Anna Blix takes the reader on a personal, investigative, and deeply fascinating journey through each of the 40 weeks in a human pregnancy. Parallelly, for each week, we meet other creatures who have just delivered their next generation into the world. The bacteria E. coli has multiplied by two within 20 minutes. An Eastern grey kangaroo is pregnant for just 5 weeks before giving birth to a baby the size of a bean, which then crawls into its pouch to grow. And the birds with the longest incubation period of all, the wandering albatross, is done with their incubation period after only 10 weeks.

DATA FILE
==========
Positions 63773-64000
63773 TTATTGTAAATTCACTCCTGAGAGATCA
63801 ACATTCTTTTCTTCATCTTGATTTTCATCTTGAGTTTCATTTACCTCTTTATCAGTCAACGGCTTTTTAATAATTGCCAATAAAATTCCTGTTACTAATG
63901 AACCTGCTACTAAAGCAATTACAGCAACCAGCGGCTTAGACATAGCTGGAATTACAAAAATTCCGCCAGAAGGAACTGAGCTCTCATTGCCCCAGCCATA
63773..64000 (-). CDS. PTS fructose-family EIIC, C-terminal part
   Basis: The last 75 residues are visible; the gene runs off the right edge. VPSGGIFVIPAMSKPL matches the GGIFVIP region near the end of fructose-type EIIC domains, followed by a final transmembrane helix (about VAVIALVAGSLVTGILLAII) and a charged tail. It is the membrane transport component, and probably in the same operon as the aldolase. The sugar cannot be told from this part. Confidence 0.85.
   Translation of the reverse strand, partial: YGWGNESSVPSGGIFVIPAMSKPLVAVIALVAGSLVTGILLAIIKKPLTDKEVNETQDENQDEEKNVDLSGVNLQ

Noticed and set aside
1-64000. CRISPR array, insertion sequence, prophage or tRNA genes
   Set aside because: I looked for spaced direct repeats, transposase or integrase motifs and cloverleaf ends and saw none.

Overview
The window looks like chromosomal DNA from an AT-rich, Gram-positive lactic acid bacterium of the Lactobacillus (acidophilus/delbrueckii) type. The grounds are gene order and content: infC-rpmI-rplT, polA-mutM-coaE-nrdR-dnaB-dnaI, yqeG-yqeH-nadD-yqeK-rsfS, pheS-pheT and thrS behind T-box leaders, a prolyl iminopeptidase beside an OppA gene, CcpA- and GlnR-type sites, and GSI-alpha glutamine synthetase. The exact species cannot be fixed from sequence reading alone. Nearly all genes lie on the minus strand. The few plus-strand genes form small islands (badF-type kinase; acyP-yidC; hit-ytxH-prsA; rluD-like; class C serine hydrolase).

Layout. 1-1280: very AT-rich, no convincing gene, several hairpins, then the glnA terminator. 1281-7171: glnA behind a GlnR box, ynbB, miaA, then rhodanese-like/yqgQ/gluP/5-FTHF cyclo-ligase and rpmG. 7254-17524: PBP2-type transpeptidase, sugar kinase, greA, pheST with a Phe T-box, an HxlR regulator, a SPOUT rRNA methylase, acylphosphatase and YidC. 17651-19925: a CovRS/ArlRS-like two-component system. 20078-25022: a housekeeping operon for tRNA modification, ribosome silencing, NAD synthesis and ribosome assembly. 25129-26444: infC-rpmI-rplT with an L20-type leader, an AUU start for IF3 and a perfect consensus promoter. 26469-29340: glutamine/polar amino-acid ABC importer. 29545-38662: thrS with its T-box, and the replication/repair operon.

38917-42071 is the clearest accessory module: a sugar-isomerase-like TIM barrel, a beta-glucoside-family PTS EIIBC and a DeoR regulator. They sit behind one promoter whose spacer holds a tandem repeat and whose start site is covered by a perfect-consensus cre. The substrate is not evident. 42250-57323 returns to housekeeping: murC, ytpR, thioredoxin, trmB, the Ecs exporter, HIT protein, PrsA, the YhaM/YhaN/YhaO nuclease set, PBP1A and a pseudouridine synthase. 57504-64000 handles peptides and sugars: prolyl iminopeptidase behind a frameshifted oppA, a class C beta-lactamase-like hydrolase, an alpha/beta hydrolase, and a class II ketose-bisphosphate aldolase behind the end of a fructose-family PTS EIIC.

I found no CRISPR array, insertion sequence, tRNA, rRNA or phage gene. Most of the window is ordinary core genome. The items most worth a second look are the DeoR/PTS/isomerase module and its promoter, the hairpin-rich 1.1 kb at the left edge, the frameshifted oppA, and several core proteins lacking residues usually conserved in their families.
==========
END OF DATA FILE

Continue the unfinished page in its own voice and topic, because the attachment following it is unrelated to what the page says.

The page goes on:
Why do we as humans carry our babies inside our bodies for so long, and is there a reason that we are throwing up and feeling nauseous? Are there any better ways to reproduce? And does any living creature reproduce in a stranger way than us humans?
This book gives evolutionary comfort throughout the troubles of pregnancy, and an explanation as to how we ended up here: as the smartest species with the most tiresome, but nonetheless not such a bad way to reproduce.